Munich Re earns lead rating for climate risk management practices

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22 October 2014 | Corporate Responsibility

Munich Re earns lead rating for climate risk management practices

A report released by Ceres names Munich Re as one of only nine (re)insurers out of more than 1,000 to earn a lead rating for climate risk management practices.



The report, Insurer Climate Risk Disclosure Survey Report & Scorecard: 2014 Findings & Recommendations, ranks 330 of the largest US insurers that represent about 87% of the US insurance market. The companies were ranked on a series of climate related indicators, including governance, risk management, investment strategies, greenhouse gas management and public engagement. The report is based on company data provided to the National Association of Insurance Commissioners (NAIC).



The report found strong leadership among fewer than a dozen companies but generally poor responses among the vast majority.



“Despite being on the 'front line' of climate risks, most of the company responses show a profound lack of preparedness in addressing climate-related risks and opportunities,” said Mindy Lubber, president of Ceres, a nonprofit sustainability advocacy group. “A big positive in the report's findings is the strong leadership among a small number of property & casualty insurers – a trend that needs to become far more mainstream if the industry is to accelerate global responses to this colossal threat.”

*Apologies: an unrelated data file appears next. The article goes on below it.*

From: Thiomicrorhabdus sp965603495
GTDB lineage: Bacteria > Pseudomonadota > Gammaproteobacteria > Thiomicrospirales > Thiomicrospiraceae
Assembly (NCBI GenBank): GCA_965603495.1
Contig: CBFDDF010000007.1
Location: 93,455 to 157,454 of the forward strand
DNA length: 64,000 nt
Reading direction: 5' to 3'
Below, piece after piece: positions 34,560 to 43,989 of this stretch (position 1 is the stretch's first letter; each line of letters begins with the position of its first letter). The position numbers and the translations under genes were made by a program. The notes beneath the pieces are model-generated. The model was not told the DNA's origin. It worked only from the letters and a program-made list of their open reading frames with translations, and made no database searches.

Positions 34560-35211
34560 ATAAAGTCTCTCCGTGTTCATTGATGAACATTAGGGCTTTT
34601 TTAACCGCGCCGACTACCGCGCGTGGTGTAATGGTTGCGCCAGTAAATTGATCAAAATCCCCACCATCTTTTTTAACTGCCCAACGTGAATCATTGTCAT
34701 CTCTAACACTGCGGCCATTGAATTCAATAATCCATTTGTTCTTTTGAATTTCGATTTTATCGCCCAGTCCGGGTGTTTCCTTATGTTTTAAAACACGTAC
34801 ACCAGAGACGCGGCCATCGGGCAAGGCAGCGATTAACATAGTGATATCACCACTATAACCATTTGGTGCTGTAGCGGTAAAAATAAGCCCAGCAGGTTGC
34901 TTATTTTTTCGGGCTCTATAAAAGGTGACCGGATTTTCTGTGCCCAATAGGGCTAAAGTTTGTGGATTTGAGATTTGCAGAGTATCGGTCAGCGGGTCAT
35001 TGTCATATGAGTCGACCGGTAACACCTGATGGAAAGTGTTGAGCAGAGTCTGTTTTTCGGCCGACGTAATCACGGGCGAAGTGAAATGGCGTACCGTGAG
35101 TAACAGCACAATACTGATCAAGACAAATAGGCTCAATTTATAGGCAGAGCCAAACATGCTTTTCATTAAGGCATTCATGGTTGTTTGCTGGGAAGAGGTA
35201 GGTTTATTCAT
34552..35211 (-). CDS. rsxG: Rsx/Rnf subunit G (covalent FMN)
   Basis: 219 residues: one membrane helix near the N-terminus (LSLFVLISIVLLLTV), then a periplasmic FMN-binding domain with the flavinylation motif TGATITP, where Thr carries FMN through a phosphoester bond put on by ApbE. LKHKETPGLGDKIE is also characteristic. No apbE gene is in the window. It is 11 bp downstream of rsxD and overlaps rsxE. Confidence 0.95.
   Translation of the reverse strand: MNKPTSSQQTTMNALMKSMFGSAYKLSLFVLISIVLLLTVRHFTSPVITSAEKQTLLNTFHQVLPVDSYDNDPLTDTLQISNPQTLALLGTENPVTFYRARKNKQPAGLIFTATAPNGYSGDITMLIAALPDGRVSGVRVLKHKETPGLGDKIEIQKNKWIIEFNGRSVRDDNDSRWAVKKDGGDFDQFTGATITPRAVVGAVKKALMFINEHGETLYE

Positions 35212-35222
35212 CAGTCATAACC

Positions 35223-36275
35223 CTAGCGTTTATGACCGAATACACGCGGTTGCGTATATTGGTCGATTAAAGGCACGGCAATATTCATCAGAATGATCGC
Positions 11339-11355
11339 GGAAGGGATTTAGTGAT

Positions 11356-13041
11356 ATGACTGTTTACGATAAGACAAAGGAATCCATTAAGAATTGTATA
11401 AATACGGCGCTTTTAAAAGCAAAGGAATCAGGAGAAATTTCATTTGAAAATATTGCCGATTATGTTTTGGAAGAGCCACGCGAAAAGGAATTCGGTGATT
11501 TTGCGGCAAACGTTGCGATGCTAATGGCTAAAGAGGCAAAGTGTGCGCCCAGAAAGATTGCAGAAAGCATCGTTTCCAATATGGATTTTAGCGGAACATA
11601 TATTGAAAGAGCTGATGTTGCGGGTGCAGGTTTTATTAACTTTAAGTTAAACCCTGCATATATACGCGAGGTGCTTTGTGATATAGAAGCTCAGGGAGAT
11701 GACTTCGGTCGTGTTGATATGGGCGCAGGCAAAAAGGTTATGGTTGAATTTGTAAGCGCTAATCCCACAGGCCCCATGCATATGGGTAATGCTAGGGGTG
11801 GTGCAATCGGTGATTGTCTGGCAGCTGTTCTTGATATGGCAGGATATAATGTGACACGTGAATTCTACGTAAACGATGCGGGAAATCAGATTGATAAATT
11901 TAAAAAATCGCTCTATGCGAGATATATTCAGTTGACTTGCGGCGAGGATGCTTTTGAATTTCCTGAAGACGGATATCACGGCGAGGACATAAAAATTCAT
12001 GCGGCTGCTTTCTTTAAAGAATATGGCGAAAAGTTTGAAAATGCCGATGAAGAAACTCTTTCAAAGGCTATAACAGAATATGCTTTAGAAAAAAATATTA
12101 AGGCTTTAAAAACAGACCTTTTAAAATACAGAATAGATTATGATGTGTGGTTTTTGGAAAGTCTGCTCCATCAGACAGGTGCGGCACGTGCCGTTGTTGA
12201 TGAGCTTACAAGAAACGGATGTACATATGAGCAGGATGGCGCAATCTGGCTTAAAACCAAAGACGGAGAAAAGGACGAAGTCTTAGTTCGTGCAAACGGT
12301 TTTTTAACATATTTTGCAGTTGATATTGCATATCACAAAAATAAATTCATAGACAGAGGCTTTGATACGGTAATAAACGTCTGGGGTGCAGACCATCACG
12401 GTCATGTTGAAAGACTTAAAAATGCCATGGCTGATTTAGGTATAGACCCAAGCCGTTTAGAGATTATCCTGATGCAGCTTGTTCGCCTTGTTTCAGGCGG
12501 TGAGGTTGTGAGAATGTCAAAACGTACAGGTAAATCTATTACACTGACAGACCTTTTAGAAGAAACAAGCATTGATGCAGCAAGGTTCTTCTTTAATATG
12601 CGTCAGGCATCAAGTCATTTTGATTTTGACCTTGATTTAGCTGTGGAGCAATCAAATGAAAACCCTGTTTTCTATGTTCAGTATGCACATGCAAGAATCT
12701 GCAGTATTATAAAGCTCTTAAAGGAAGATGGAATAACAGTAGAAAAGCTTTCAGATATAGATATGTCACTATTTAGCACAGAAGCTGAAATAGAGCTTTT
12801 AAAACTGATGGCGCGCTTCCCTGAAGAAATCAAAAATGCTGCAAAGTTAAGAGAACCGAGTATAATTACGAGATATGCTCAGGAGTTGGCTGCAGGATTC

Insurers, observed Washington Insurance Commissioner Mike Kreidler, are in a unique position to manage risks associated with climate uncertainty, including financial solvency.



Munich Re America CEO Tony Kuczinski expressed concern over growth in population and concentrations of value combined with greater risk accumulations and climate uncertainty. "Climate change presents complex risks to the property and casualty insurance industry," he said, "but it also presents a number of business opportunities. We see tremendous opportunity for our industry to take a leadership role in addressing climate change by delivering solutions that not only transfer risk but incentivize its reduction.”



The report cites numerous studies and on-the-ground examples of how rising global temperatures are driving sea level increases, and more pronounced extreme weather events are causing larger damages and losses in coastal and non-coastal areas alike. The insurance sector is on the veritable ‘front line’ of these escalating financial risks, especially property & casualty firms, which often bear the financial brunt of extreme weather losses. Insured losses from Hurricane Sandy alone totaled more than $29 billion.


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